How to connect a 3D printer to a computer
- Eva Ulbrich
Steps you need to do
For 3D printing you need to complete a few steps with your computer. As 3D printers for home users are relatively new, the machines are often not plug and play machines. In general, the following steps need to be fulfilled:
- To connect your printer, you need to plug it in using USB.
- Your computer needs to install the printers driver software just as it does when using other USB devices like a USB mouse.
- A printing software should be installed that either comes with the printer or has to be downloaded. There is a software that can preprocess your 3D model for printing called Repetier-Host which we will use.
- As this Repetier-Host can be used for any 3D printer, it needs to know the specifics of your printer.
Connecting via USB
Most 3D printers can be connected via USB to your computer. Just use the cable that comes with your printer and always use it at the same USB port when possible. Make sure this USB port is working properly so no later communication problems arise.
Installing the driver software
Depending on your operating system, printer drivers may be installed automatically. Often, newer operating systems like Windows 10 can do that. Also, there might be a 3D printer driver software that has also been shipped with your printer. Install it like you used to install driver software for computer mouses a while ago. In case you have an old operating system and no driver software was shipped with your printer, it needs to be installed manually. Two drivers usually work:
- Arduino drivers
- CH340/CH341 drivers
If you use Windows you can follow the steps described on the Arduino homepage: https://www.arduino.cc/en/Guide/DriverInstallation even if your printer is not Arduino-based.
- Open the device manager where you usually used to install driver software. If you do not find it in the Windows start menu, click on the Windows button and type devmgmt.msc - that is the device manager.
- Disconnect and reconnect the 3D printer by unplugging and replugging the USB cable to see which device in the list is popping up - this is your printer. It might has a yellow warning sign which means that a driver software is required.
- Right click on the icon of the printer. This opens a menu where you find the option install/update driver. This should download the required drivers or on older Windows versions will trigger an update to get them online.
Find the device manager quickly
If this is not working, you will have to install the drivers manually from the Arduino website directly. Installing the Arduino drivers works best by downloading the so called "Arduino IDE". You can download at https://www.arduino.cc/en/Main/Software Install the Arduino IDE by following the steps on the website. There are alot of different drivers in the package and you will have to agree to every single one to be allowed to be installed. In case this does not help either you have a CH340/CH341 microcontroller in your 3D printer. You can get the drivers from the following link:
Downloading Repetier-Host and setting it up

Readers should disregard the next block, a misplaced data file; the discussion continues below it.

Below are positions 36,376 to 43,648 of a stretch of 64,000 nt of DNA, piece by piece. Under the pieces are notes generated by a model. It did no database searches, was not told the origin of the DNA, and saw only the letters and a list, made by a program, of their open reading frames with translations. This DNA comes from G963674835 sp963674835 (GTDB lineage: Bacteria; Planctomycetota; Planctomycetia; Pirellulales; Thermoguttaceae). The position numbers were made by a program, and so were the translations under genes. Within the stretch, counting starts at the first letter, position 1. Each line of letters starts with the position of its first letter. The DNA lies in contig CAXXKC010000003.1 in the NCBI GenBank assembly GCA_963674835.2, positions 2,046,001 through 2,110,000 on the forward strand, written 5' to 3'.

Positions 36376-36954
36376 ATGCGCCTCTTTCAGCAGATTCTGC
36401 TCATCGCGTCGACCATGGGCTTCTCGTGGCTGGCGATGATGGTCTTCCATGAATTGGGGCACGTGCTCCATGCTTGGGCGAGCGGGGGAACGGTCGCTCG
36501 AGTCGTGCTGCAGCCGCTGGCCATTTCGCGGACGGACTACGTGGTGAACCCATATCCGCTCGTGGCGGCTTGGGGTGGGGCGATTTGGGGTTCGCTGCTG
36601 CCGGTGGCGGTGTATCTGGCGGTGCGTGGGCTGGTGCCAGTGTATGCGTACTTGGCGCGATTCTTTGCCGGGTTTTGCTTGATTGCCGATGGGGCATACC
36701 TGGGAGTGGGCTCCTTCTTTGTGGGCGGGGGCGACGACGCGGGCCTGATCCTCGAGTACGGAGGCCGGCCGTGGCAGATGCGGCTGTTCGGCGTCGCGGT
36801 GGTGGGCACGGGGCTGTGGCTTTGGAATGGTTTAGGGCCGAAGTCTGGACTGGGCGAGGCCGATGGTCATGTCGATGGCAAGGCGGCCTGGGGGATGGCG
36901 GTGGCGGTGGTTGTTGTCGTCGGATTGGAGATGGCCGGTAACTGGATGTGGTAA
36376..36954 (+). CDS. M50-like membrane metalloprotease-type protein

There is either a software that comes with your printer or you might use other software like Repetier-Host to connect your PC to a 3D printer. You can find Repetier-Host at https://www.repetier.com/ and should choose a version for your operating system. This software is free but in case you are thankfull of and happy about it, you are kindly asked for a donation to keep it developed. This software provides several features:
- adding the 3D model to the build platform, move, scale, duplicate or mirror it
- cutting your 3D designs into slices using a software called slicer - we will use the CuraEngine
- creating a file containing information what exactly your 3D printer should do called a G-Code file
- connecting to and controlling of your 3D printer - if you so choose
- is the 3D printer powered and switched on?
- is the 3D printer connected properly to your PC?
- have you selected the correct port for communication?
- have you selected the correct speed to send the G-Code commands - the baud rate?
For a good printing result, not only being able to talk to the 3D printer but also specifics are important. Find the settings you need to adapt at “Config” -> “Printer Settings” Which port is the one that talks to the 3D printer? You can find the port by trial and error since there will only be a few ports listed. If your printer is powered and connected via USB, select one port option after the other and and try to connect to your printer with each by pressing the pug icon on the upper left in Repeter-Host. If the port is not valid, an error message will pop up. If it is the correct port, you should be able to connect.
Find the port and baud rate
How fast are you talking to the 3D printer? When you connect, you see loads of communication between your PC and your 3D printer shown at the bottom of Repetier-Host in the log which you can find on the bottom of the Repetier-Host window. If you can read it, meaning that you can only see human readable entries, your baud rate is correct. If you see strange characters which you cannot interpret, you have to change your baud rate. Start with the highest and reduce it try by try, until you see human readable output in the log. Usually log entries containing G-Code start with “M…”, “G…”, or “T…”.
How big is your printer? Also in the printer settings, you find "Printer Shape" where you should set the X and Y maximum to the size of your printing plate. Then again add the width and depth to the values of X and Y and also add a maximum print height. Do not forget to Apply all changes. If you are done with these steps you should be able to click the icon on the top left with the plug and connect to your printer.